One of my feet touches a sacred lake, the other is blessed with dirt of the First to walk it.


God answers.

Page of Cups.

You listen to God, but like a dream, the words recede when you wake.

Three of Swords.

A person can never seduce you if they are too afraid of becoming you. Do you remember what it felt like to be seduced? Has anyone ever tried?

“No kissing.” He holds hands over his lips as a ransom of human, something that maybe he will give back to you if you meet him in secret. The lines between his hands and mouth form a border, like countries, between “you” and “woman.” “Only humans may cross.” Women who are not real shift back into hunger and many more reaching hands.

Do you remember seduction with love on the other side of it, instead of fingers through a gate? When it wasn’t you doing all the work to be loved, like a promotion for bleeding? Do you remember what it is like to be sexy, instead of missing parts reserved for human?

The Fool and the Knight of Wands.

I search for the missing parts, until I find a man with a big voice who promises me the world if I dress in the right pair of shoes. He is inside, tying my mouth closed with the corner of a white flag and waving the other end of it across the window in surrender.

There are others outside shouting for demands from criminal bodies on bullhorns. “Step outside of the bathroom with your hands up! You are in the wrong body.”

I search in books for the terms of engagement within the hostage situation between my own pleasure and the fetish the world wants to dress me in.

There is a cliff.

I jump.

The High Priestess.

What is behind the curtain of shame and names that no longer belong to my shedding skin?

I pull this veil and find pomegranates seated behind a door to the Underworld and a book with the secrets of how to travel back from Death & fetish to “woman.”

La Reina de Copas.


The water finally stops rising and swirls into glass.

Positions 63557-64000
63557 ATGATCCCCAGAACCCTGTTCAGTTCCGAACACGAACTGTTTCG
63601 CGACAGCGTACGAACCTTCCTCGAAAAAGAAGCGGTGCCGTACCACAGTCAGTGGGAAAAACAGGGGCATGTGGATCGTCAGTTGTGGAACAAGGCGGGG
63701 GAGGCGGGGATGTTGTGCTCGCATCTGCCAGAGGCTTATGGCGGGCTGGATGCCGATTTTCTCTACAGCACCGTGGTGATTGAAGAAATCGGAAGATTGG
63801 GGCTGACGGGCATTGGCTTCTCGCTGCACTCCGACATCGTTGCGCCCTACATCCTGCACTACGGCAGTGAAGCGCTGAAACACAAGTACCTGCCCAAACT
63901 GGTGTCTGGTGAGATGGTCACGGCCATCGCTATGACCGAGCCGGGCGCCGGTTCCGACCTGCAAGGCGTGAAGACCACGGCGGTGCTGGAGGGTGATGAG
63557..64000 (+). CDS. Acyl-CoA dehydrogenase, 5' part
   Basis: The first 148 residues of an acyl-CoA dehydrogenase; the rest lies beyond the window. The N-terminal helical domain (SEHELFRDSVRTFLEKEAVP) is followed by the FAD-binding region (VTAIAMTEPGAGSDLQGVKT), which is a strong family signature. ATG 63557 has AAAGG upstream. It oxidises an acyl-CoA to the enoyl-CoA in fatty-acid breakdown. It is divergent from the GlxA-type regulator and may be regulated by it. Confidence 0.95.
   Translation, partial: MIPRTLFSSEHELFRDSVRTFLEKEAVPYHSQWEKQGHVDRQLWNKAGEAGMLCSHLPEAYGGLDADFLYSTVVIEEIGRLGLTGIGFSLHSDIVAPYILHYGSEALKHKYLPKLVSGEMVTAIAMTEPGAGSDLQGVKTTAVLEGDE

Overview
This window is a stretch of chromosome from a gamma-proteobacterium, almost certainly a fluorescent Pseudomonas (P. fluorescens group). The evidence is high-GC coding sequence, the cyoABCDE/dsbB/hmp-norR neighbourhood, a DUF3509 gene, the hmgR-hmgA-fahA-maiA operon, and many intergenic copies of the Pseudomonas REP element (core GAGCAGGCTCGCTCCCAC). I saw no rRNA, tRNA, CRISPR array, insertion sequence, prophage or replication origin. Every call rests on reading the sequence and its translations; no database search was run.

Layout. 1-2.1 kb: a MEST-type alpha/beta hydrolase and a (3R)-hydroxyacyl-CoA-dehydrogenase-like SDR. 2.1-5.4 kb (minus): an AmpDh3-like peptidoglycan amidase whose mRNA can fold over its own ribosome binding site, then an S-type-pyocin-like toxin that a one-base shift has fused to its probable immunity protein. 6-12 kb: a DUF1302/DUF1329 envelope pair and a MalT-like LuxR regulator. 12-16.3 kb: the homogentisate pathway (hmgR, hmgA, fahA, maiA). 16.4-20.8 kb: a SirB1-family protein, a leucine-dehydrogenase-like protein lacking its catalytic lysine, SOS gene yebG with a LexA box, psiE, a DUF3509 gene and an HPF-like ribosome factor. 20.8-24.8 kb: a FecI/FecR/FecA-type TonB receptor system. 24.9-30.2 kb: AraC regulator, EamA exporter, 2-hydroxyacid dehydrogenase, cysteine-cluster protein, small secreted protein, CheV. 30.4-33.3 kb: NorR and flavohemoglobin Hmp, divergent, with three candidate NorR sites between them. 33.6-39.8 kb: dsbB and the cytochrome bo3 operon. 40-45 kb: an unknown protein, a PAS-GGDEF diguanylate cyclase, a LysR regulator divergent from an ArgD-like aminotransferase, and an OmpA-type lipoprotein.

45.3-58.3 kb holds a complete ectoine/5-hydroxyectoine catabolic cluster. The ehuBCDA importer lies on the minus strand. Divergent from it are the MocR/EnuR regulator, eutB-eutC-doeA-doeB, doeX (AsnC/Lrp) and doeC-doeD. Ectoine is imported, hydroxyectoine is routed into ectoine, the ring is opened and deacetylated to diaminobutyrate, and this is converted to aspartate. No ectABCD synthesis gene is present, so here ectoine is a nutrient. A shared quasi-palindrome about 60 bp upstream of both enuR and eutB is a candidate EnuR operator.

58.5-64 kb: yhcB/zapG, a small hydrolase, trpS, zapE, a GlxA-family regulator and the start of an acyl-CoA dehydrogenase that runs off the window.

There is a reflection in the mirror and I stare until she moves. Now the girl humiliated into quiet is trapped inside with the man who thought he could pull her into Hell. He holds onto her doll-like limbs as she drowns him in the current of leaving flood.

I fix my hair and I laugh at the things on the other side of glass.

The World. El Mundo.

I paint a mask with monsters and stitch feathers to my hips.

I stitch the beads into a prayer I wear to hide the knot in my neck & throw it to your lover in the crowd.

I dance and when people call my dead name, I spin in place of turning, because the memories they have of me were never my own. They belong to the wrong side of a mirror the world tried its best to trap me in.

To them I leave their nations and pass beneath the garland of my Mother’s crown, naked…

A Lenten Summer. A needle in an arm. A text message. A carnival release.

A Hot Girl Summer.

A woman, or something like it, breathing fire as she lifts her wings from Hell.

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Shaadi Devereaux

Shaadi Devereaux is a writer, poet, and community member. In her art, she explores the themes of desire, colonialism, Blackness, and Indigeneity.

Shaadi has written 1 article for us.